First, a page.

Institute for Justice Fighting Civil Forfeiture Corruption in Philadelphia

The Institute for Justice, a civil libertarian leaning law firm, has filed a class action law suit with the assistance of law firm Kairys, Rudovsky, Messing & Feinberg against the civil forfeiture actions ij-icontaken by Philadelphia police and prosecutors.  I have written before on the problems of civil asset forfeiture cases.  Contrary to the standard of innocent until proven guilty, in a civil asset forfeiture case one must prove that their property was not involved in the commission of a crime. 

The City of Philadelphia is has been especially aggressive in pursuing civil forfeiture cases against individuals who many times have not even been charged with a crime.  Philadelphia has a perverse incentive to pursue these cases and make it as difficult as possible on individuals to defend their property rights. The Institute for Justice explains: 

Property owners who find out that Philadelphia is threatening to take their cash, cars and even homes must go to Courtroom 478 in City Hall. But Courtroom 478 isn’t a courtroom at all: there is no judge or jury, just the prosecutors who run the show. Owners who ask if they need a lawyer are frequently told that one isn’t necessary, only to then be given a stack of complicated legal documents they must fill out under oath. Time and time again, property owners must return to Courtroom 478—up to ten or more times in some cases— to answer questions and prove their property was never involved in a crime. If they miss a single appearance, they can lose their property forever. ‪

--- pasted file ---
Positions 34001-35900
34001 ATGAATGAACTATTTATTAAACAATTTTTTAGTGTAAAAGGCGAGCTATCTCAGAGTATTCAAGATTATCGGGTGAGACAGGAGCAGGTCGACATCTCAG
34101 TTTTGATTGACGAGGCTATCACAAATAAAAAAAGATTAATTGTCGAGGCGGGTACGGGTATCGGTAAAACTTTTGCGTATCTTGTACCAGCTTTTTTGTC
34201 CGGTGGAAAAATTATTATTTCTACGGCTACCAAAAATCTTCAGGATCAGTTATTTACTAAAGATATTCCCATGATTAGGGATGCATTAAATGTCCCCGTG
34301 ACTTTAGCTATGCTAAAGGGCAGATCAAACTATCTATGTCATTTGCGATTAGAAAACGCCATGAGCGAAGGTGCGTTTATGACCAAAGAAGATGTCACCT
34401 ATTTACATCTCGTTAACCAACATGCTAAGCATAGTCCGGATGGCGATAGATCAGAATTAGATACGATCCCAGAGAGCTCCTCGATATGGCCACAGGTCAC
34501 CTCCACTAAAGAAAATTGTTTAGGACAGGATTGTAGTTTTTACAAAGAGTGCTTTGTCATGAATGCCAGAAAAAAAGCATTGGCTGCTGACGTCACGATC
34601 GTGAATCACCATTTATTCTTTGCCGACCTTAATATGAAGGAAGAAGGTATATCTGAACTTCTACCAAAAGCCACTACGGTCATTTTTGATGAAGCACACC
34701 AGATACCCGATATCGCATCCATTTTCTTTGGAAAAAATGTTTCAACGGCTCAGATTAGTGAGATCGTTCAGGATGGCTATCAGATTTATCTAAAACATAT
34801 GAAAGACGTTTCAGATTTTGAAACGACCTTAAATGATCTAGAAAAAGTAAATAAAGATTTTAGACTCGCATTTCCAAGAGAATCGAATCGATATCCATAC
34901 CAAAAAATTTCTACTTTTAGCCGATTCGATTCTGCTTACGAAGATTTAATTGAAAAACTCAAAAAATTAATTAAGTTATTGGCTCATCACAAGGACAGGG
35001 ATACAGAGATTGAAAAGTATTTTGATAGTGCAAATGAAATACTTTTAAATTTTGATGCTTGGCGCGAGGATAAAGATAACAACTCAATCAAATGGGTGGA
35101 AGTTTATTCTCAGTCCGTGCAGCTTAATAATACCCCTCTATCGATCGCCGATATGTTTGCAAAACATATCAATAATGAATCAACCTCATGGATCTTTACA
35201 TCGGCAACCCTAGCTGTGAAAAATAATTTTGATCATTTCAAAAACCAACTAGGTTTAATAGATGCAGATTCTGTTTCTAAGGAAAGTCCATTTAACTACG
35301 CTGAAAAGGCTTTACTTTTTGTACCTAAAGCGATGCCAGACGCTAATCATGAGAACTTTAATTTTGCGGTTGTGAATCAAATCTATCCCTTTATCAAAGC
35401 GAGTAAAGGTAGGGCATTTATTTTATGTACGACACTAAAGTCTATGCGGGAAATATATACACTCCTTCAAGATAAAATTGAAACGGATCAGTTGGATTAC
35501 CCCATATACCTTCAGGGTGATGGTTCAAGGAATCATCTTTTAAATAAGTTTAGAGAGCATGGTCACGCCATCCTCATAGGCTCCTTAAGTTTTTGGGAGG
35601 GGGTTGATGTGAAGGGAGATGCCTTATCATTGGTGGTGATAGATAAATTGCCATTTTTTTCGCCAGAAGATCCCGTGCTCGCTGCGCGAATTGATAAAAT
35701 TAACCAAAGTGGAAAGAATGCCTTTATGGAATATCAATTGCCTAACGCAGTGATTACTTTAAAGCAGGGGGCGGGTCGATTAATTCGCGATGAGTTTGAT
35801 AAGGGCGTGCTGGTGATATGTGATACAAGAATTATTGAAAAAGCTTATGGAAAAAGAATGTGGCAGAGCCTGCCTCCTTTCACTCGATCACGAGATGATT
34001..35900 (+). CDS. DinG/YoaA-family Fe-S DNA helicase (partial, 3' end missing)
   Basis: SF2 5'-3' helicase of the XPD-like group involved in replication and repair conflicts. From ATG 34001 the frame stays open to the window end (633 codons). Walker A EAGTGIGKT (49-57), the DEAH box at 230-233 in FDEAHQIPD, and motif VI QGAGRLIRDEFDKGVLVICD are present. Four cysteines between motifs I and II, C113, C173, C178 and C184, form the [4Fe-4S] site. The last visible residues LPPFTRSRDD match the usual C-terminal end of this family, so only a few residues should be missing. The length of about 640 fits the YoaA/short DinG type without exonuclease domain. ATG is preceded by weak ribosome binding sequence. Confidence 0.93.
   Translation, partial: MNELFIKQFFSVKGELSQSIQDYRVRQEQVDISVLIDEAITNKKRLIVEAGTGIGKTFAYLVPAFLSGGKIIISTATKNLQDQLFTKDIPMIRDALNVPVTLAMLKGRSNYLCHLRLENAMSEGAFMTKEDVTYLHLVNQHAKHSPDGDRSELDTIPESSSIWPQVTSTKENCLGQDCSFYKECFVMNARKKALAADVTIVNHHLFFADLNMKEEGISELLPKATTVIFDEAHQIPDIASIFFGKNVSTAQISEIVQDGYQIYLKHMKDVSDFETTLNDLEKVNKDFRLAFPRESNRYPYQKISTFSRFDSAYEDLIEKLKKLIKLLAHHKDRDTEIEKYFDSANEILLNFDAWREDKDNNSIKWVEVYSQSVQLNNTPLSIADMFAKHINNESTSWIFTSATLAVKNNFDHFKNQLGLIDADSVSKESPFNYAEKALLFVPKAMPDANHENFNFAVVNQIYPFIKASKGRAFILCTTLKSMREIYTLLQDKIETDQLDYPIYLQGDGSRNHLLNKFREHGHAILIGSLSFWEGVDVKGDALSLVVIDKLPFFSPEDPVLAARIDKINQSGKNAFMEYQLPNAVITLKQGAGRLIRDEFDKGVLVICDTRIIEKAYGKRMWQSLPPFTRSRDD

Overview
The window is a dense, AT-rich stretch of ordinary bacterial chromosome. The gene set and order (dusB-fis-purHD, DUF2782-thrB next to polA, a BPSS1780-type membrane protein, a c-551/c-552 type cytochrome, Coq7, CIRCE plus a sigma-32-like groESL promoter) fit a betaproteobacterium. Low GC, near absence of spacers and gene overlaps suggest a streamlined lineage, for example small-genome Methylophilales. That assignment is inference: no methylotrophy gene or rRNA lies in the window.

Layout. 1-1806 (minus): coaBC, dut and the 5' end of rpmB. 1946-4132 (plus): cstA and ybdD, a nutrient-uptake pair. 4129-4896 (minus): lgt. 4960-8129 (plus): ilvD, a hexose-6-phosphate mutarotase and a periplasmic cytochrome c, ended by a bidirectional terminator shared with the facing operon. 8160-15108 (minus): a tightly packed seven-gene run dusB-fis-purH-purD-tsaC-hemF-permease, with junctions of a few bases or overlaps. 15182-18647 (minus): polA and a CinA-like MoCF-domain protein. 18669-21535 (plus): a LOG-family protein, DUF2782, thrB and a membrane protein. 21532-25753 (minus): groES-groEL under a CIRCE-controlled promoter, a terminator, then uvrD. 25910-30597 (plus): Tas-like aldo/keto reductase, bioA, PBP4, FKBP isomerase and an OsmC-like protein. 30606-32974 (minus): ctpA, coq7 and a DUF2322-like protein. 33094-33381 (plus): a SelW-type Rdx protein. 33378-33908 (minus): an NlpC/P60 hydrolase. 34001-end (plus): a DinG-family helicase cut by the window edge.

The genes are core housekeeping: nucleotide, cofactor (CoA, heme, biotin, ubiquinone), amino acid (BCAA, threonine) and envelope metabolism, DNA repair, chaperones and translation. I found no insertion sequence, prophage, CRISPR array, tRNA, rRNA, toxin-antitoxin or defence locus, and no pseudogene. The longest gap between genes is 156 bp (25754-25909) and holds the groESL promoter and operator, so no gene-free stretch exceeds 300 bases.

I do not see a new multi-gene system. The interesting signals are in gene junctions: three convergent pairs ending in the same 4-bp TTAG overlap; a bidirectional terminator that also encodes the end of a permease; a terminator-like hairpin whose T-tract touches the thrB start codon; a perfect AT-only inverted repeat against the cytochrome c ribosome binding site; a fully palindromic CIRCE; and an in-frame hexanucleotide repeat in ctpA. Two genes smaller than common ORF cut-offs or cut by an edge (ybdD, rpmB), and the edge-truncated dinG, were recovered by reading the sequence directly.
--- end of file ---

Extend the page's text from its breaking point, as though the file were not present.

Making matters worse, Philadelphia’s police and prosecutors get to keep and use everything that the machine snatches up. Philadelphia’s population is smaller than Brooklyn, New York’s and Los Angeles County’s, but Philadelphia brings in twice as much forfeiture revenue as the two—combined. Forfeiture revenue equals almost 20 percent of the District Attorney’s Office’s annual budget and the city spends nearly 40 percent of those proceeds on salaries, including the salaries of the very police and prosecutors doing the seizing. ‪

“Philadelphia’s forfeiture scheme is especially outrageous. It allows the District Attorneys to pad their budget with millions of dollars in unaccountable funds by stripping innocent residents of their rights and property,” said IJ attorney and lead counsel on the case, Darpana Sheth. “Over a ten-year period police and prosecutors took in over $64 million in forfeiture proceeds—with $25 million going toward their salaries. The city’s residents are not ATMs.” ‪

The Institute for Justice has decided to fight for the rights of property owners in Philadelphia and are planning to file suit against other municipalities that engage in onerous civil forfeiture cases.  Here is to hoping the IJ can prevail and stop this practice by municipalities to pad their own pockets.  Here is a video from the IJ on the problem with civil asset forfeiture cases in Philadelphia. 

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Civil Asset Forfeiture – Guilty Until Proven Innocent

Perhaps no tenant is stronger in the foundation of the American criminal legal system than that one is innocent until proven guilty.  Unfortunately, the practice of civil asset forfeiture – a practice that is expanding across America by local policing agencies – is used to take the belongings of individuals and not giving them back to the individuals without those individual proving that they are not involved in some sort of criminal enterprise.  Unfortunately, many times it is more costly for the individuals to hire attorneys to prove that the assets that have been taken by the police are not criminal in nature.  So the police and local government agencies pocket the proceeds of the seized goods, which can include cash, cars and homes, and use those proceeds for their own ends – even if it has nothing to do with policing.